I’ve been using Adobe After Effects for over 20 years and I can still remember the excitement of opening the program for the first time. If unboxing videos existed back in 1995 then I would have made one, such was my enthusiasm for my new purchase.
The reason I was initially drawn to the software was because I had two major interests driving me forward in life – graphic design, which I’d just finished studying in Manchester, England and a passionate love of creating music. I’d recently started using photoshop and was very familiar with it’s interface and workflow and I also knew a bit about sound editing from hanging around in recording studios, so the day I found myself with a piece of software that could bring the two subjects together, I was hooked.
If you’re familiar with photoshop (and frankly who isn’t ? – photoshopped is even a verb these days), then you could think of After Effects as “Photoshop with a Timeline”. I’ve always described it as just that for years, but of course now Photoshop has a timeline of its own so I maybe I need a different description…
After Effects enables you to make animations, motion graphics, videos – call it what you will, at the end of the day, you’re always producing some kind of ‘visual sequence’. Yes you can do that with free video editing software that comes bundled with macs, pcs, tablets and phones, but after effects gives you so much more than that. With After Effects you can composite layers, hundreds of layers in some cases, throw a myriad of different effects onto your video footage, move text around in 2D space, 3D space, mask your layers, place a photograph into a 3D space and move it around, create shapes and lines, shine lights on any of your objects and give your objects different kinds of surface properties – the list goes on and on. Any of the objects on your layers can be manipulated by scripts and this in itself makes the software extremely powerful.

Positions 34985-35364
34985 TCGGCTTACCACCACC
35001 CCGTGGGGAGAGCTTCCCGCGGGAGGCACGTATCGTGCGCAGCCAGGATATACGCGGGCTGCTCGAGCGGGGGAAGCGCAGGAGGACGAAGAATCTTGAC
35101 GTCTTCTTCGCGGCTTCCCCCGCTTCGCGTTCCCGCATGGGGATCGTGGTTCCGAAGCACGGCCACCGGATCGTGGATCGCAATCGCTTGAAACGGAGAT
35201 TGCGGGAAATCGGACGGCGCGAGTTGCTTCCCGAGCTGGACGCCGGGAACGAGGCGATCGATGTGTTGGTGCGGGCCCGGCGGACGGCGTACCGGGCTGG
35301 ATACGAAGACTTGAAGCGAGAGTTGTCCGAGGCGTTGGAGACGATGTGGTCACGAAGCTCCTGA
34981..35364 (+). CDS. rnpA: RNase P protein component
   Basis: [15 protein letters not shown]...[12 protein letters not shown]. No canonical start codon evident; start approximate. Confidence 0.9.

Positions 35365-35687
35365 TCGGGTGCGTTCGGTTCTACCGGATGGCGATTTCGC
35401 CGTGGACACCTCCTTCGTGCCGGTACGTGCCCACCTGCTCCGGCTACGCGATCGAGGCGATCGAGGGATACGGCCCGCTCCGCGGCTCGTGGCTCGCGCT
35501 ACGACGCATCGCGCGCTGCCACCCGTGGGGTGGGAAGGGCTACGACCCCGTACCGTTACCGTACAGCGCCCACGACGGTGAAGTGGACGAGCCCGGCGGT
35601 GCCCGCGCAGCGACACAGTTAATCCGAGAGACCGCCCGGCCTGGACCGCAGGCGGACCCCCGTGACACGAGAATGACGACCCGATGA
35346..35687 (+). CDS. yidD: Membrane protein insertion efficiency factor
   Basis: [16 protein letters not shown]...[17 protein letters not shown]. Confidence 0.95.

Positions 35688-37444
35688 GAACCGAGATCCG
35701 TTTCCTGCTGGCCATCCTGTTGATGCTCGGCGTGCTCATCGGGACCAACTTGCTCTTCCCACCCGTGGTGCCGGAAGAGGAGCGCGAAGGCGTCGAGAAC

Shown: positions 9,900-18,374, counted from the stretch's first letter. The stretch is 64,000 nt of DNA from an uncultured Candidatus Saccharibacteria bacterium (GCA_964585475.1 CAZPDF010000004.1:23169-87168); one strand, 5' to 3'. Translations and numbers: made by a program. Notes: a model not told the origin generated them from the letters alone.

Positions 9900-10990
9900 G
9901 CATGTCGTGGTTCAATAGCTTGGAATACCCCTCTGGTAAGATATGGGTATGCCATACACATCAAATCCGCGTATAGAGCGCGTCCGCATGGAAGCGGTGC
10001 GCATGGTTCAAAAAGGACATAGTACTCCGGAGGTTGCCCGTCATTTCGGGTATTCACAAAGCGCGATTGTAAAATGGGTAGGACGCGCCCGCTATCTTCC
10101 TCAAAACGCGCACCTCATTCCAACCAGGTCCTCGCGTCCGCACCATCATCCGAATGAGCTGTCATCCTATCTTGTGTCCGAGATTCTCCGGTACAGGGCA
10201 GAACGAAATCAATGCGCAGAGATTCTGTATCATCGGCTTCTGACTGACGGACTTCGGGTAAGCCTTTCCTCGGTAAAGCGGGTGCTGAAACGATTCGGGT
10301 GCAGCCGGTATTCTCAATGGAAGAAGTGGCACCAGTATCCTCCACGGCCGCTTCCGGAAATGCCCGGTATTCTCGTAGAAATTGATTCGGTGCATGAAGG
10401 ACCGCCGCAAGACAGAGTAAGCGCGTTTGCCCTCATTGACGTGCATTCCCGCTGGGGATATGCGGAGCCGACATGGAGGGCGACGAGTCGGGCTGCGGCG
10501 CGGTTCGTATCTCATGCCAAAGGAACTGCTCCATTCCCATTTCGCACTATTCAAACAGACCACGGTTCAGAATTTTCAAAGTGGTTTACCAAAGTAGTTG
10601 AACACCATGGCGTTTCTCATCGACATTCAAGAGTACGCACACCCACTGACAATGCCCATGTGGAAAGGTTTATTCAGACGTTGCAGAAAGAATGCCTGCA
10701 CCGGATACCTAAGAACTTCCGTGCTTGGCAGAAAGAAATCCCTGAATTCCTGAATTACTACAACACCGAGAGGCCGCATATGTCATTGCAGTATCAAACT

So that tells you a little bit about what After Effects can do, but exactly what is after effects used for ?
Video editors will typically use bespoke editing software to arrange their videos, one example is Adobe Premiere, which allows you to import your footage, place it on a timeline and scrub back and forwards adjusting things to make the final edit. There’s a lot you can do with Premiere, that overlaps with After Effects, but when it comes to creating special effects and having precise control over your sequence then After Effects is the software to use.
For this reason a typical use for After Effects would be for a motion graphics artist to create exciting title sequences that then get imported into Adobe Premiere by a video editor. So that’s one use – Creating Titles.
Here’s a quick list of things that After Effects is used for…
- Title design
- Character animations
- Special effects in films
- Text driven motion sequences
- Restoring camera shake and damaged footage
- Tracking an object
- Sync’ing animation to audio events
So you’ll find After Effects being used in film studios, video editing suites, advertising agencies, design studios, animation studios, film restoration companies and of course in the home computer of someone who just wants to bring graphics and music together to create something amazing.